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Marriage tax relief approved in Senate, faces veto threat

WASHINGTON (BP)–The U.S. Senate passed legislation July 18 to provide relief for married couples under the tax code, but President Clinton threatened to veto the bill unless Congress approves an initiative he is promoting.

The Senate voted 61-38 for a bill designed to address portions of the tax code that penalize taxpayers for being married. Under the code, more than 20 million married couples pay a yearly average of about $1,400 more in taxes than they would if they lived together without being married.

The Senate-approved measure raises the standard deduction for married couples filing jointly to twice the standard deduction for people filing as singles; it increases the lowest two tax brackets to twice as much as the corresponding bracket for single filers; and it makes more lower-income married couples eligible for Earned Income Credit aid.

The Southern Baptist Ethics & Religious Liberty Commission applauded the bill’s passage.

“Our current tax system rewards people living outside marriage, and if the tax code is going to lean in one direction or another, it should certainly reward marriage,” said Shannon Royce, the ERLC’s legislative counsel. “At the very least it should treat marriage equally.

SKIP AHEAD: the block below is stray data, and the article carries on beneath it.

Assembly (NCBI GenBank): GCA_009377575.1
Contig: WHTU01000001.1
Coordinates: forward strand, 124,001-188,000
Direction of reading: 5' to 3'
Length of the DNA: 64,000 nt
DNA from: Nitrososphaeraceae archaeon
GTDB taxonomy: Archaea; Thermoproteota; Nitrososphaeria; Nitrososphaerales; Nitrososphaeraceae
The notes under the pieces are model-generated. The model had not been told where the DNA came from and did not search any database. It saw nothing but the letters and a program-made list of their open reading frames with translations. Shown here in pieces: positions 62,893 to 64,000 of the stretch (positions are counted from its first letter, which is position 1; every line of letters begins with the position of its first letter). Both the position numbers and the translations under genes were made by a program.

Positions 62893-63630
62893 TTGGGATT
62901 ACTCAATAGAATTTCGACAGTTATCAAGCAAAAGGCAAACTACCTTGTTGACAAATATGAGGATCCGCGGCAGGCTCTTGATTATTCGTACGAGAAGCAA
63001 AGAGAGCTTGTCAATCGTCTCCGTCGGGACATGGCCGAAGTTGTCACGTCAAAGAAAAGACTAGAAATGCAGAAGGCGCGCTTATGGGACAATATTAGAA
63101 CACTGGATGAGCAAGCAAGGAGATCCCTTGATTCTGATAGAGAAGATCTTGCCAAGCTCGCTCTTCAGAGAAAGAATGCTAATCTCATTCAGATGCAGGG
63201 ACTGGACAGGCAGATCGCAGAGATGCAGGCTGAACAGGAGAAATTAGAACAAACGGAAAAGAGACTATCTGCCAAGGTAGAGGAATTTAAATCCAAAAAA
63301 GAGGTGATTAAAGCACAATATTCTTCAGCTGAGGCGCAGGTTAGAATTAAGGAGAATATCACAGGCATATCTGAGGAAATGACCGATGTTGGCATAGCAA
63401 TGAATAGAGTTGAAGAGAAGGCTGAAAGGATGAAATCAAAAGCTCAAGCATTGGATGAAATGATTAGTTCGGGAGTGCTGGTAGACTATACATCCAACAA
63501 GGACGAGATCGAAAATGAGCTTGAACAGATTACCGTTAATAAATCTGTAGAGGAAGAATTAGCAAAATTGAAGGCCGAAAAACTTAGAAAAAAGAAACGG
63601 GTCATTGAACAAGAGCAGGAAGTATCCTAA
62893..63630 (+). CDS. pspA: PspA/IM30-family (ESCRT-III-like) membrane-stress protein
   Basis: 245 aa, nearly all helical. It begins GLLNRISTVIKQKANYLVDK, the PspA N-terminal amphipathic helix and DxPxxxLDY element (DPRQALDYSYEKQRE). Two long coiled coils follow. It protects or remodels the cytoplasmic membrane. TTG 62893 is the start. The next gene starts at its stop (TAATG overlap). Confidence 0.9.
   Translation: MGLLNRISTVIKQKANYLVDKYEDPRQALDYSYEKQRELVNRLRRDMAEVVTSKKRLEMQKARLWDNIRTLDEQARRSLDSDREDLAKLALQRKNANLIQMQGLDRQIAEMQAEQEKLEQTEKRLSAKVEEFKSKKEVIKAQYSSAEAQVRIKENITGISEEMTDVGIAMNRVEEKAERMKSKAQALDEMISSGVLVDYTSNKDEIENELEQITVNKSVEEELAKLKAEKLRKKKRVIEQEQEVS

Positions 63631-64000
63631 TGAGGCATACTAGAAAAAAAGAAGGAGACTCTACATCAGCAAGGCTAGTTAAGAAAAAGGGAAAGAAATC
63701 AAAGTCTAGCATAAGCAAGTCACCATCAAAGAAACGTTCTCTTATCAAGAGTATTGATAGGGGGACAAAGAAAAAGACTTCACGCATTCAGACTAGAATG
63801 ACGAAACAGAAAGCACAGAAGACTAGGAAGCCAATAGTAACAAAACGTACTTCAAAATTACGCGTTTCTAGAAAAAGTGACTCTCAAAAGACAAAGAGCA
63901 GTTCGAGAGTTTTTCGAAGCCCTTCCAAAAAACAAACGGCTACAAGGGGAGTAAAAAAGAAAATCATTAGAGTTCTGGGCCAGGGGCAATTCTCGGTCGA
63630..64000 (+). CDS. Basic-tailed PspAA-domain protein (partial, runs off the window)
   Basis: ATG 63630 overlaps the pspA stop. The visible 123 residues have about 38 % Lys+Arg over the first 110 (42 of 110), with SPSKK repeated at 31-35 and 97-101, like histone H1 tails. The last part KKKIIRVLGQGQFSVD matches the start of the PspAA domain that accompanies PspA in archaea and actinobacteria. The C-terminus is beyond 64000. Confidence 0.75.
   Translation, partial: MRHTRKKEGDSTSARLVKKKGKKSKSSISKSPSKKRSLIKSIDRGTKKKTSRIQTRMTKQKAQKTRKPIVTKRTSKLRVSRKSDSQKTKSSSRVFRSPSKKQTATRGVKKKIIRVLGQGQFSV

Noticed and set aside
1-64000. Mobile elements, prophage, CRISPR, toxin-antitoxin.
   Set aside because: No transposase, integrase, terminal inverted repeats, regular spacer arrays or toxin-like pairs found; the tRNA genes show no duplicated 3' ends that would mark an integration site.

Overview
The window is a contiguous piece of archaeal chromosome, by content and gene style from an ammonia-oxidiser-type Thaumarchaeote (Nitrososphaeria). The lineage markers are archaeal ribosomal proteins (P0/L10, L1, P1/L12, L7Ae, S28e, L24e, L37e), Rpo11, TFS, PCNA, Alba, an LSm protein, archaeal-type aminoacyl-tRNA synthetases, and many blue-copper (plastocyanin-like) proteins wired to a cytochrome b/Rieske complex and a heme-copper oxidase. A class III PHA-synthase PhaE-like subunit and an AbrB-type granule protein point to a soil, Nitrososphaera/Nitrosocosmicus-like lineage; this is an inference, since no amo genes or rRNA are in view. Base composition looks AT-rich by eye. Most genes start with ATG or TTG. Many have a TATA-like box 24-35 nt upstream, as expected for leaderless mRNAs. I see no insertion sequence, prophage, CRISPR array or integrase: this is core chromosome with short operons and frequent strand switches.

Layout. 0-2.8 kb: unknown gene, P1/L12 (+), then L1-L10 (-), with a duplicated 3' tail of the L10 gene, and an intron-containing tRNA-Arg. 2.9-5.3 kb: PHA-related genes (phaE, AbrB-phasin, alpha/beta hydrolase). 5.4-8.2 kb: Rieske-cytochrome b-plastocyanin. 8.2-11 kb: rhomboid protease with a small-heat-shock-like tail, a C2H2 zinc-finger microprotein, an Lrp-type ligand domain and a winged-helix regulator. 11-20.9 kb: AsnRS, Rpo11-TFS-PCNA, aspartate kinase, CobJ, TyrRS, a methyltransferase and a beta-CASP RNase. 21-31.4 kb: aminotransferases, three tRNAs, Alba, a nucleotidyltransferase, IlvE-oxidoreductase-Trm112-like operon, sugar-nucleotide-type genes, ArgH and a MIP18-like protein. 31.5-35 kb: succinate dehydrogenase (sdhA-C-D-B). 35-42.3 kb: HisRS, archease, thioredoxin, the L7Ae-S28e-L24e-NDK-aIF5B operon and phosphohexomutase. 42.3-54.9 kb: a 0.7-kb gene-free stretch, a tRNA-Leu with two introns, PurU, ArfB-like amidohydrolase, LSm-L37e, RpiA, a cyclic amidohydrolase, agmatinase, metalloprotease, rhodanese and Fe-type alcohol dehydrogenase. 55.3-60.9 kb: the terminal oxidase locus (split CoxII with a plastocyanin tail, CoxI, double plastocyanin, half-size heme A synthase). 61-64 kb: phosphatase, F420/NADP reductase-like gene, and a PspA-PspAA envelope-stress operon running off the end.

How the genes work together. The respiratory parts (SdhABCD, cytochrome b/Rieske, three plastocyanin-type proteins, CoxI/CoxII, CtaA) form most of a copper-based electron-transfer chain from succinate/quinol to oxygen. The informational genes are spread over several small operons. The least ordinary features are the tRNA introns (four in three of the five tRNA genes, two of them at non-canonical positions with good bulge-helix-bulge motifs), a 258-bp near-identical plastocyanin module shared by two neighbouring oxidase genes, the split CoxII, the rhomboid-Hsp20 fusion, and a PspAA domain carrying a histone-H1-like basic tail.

“The bottom line is marriage shouldn’t be taxed,” Royce said.

The House earlier had approved marriage-penalty legislation. Republican leaders reportedly hope to work out differences between the bills quickly in a conference committee and bring the compromise version back for votes in both houses later this week.

After the Senate action, the president reiterated his intention to veto the legislation. He said, however, he would sign the bill if Congress would approve Medicare prescription drug coverage for senior adults. Republican leaders appear unlikely to grant the president his request, according to media reports.

Clinton and his Democratic allies favor targeting lower-income families with relief rather than eliminating the marriage penalty more comprehensively.

Eight Democrats joined all but one Republican in voting for the Senate version.

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